Choosing the Right Space for a Live, In-Person Title IX Hearing

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An Excerpt from the 2021 ATIXA Hearing Decision-maker Training Manual

When designing or reserving a hearing space for resolving a sex-based harassment, discrimination, or violence complaint there are many considerations that are particularly important to enhance the sensitivity and comfort of what can feel like an adversarial proceeding. Hearings are typically held in campus conference rooms, but large offices or small classrooms could be appropriate if they are sufficiently private. Be sure that you pick a room that is large enough to hold all Decision-makers, parties, and Advisors comfortably, as well as any other individuals who will be present for all or part of the hearing, such as the Title IX Coordinator or witnesses. This will help you to keep the “sides” a reasonable and humane distance from each other. A room that is too large, however, will run the risk of seeming needlessly cold and sterile, or may create audio/auditory/recording issues. Consider the comfort of the furniture in the space, especially if any hearing participants may need larger, sturdier, or armless seats to support their personal needs. Ensuring there is a working clock visible to Decision-makers and participants will also help limit the need to check cell phones during the proceeding.

If the parties are comfortable being in the same room together, consider how to organize the room to minimize the proximity and contact among parties (separate entrances can be helpful). If no-contact orders (including a court-issued protection order/injunction) are in place, typically those terms must still be respected in the hearing. Consider some of the space considerations surrounding your location choice, too. Is it in a relatively private place on campus or will it be readily apparent to other individuals who pass by what is going on inside? Consider, too, whether there any institutional events coinciding nearby that will provide inappropriate distractions during the hearing that might merit consideration in your site selection (e.g., marching band practice, weekly step show on the quad, etc.). Consider any accessibility concerns for parties, Decision-makers, or other individuals. Can you work the flow so that during breaks or room switches, the parties do not pass each other closely when coming or going? Have you made the same considerations for their separate entry and exit from the building, and those of parents/guardians? Even timing the use of restrooms and traversing hallways can be sequenced to avoid contact.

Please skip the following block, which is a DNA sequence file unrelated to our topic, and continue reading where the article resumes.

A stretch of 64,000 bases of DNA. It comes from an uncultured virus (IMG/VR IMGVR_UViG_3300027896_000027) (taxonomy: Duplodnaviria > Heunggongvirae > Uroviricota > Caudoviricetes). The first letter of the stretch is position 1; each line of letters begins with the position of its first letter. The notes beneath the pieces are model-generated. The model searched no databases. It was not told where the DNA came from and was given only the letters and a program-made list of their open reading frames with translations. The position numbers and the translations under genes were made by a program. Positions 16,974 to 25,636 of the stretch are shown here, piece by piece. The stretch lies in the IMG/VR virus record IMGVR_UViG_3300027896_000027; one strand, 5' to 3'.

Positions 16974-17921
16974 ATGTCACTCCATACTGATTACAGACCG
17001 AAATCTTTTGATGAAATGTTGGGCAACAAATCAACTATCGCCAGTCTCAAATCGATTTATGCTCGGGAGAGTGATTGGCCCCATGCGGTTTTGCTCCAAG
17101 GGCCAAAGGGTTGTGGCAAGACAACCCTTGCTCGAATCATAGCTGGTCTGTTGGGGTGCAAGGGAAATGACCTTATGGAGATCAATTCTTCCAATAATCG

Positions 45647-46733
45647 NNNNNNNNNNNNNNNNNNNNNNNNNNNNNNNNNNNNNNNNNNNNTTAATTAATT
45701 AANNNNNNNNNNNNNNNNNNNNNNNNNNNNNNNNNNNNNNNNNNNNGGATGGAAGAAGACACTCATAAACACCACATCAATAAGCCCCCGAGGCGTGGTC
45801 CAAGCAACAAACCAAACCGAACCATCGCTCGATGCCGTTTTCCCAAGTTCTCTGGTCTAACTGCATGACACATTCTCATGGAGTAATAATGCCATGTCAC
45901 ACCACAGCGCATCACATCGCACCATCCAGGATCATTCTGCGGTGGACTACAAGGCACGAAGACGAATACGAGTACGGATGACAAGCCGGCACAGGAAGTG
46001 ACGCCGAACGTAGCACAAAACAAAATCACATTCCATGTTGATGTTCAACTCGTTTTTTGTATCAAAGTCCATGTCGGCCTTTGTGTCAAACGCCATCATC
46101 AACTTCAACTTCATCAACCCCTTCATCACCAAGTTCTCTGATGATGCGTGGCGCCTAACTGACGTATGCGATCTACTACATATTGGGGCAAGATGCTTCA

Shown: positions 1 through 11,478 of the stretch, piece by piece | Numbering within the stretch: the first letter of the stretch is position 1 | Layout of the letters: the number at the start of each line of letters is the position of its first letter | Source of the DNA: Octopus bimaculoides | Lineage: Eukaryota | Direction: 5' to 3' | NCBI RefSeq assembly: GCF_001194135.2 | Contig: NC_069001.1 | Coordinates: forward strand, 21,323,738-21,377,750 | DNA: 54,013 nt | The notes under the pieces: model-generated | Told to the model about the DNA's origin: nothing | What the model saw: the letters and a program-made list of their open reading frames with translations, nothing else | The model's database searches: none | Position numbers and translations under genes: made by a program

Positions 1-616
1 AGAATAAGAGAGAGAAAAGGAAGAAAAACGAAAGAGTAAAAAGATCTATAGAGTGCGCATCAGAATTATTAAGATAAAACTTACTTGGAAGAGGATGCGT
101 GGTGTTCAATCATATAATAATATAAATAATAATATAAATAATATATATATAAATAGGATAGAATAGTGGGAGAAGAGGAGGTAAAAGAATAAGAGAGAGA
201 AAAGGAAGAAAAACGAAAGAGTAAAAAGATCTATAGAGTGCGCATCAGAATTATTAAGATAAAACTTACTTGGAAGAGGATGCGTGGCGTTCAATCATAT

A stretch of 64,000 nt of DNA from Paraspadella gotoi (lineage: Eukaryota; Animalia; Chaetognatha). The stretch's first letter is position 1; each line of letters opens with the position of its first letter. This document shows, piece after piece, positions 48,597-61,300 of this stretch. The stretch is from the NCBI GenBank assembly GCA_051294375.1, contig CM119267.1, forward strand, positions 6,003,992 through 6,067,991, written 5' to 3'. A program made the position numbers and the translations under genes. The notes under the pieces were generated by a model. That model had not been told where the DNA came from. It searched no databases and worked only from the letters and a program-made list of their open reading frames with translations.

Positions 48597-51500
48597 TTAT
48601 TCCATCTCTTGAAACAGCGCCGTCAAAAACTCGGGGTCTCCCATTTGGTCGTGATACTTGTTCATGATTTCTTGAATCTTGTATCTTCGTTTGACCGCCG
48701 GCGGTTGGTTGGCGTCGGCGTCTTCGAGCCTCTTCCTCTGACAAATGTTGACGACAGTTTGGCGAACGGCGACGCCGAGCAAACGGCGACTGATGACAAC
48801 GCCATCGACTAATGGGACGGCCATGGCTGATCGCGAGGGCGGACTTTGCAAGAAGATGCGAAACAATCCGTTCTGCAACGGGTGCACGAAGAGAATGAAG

You’ll need to consider more than just the hearing room itself. Are there nearby private rooms for parties to meet with their Advisors during break periods? What about places for non-Advisor individuals who wish to be nearby, such as a party’s parent or guardian? And there should be rooms for each witness to be able to wait until it is their turn to participate. Considering the layout of the rooms in advance helps to ensure that the parties have the ability to confer privately with their Advisors during the hearing, helps to ensure comfort for all participants, and anticipates the need to minimize the potential for antagonistic confrontations. Will you need to have food delivered or available, and if so, is there an adjacent area for managing food delivery and set-up? If not, during the pre-hearing meeting the Chair can encourage the parties to plan to bring their own snacks and beverages, if they will want them. Sometimes, hearings can run for many hours, and it will be vital for all participants to have access to refreshments, tissues, personal items, etc.

Your space should have restrooms nearby, in sufficient number and privacy, including ideally a restroom designated as all-gender. Over time, you will get a feeling for which administrative buildings at your institution are good choices for hearings. No space is perfect, but room/venue choice can greatly impact the success of your hearings.

Anticipate that regardless of what space you use, you will want to build a “checklist” of standard items to have available at each hearing. Be sure to have water (at least for your panel) and tissues available for the parties. Have a white/noise sound machine, too, if you need to ensure that no individuals outside of the hearing room can hear what is occurring inside. This is especially important if adjoining rooms are being used for non-Advisor or witness waiting areas. Consider what access you might need to administrative services/equipment during the course of the hearing. Do you have ready access to a printer and copier? Telephones if needed? What about any technology needs within the hearing, such as needing to play or show any video or audio media? If you’re the Decision-maker or Chair, how will you contact legal counsel during the hearing, if needed?

Thinking through these types of logistical questions before the hearing begins will often help to make the entire hearing run more smoothly and will give the hearing participants greater confidence in the institution’s ability to manage a well-run process.

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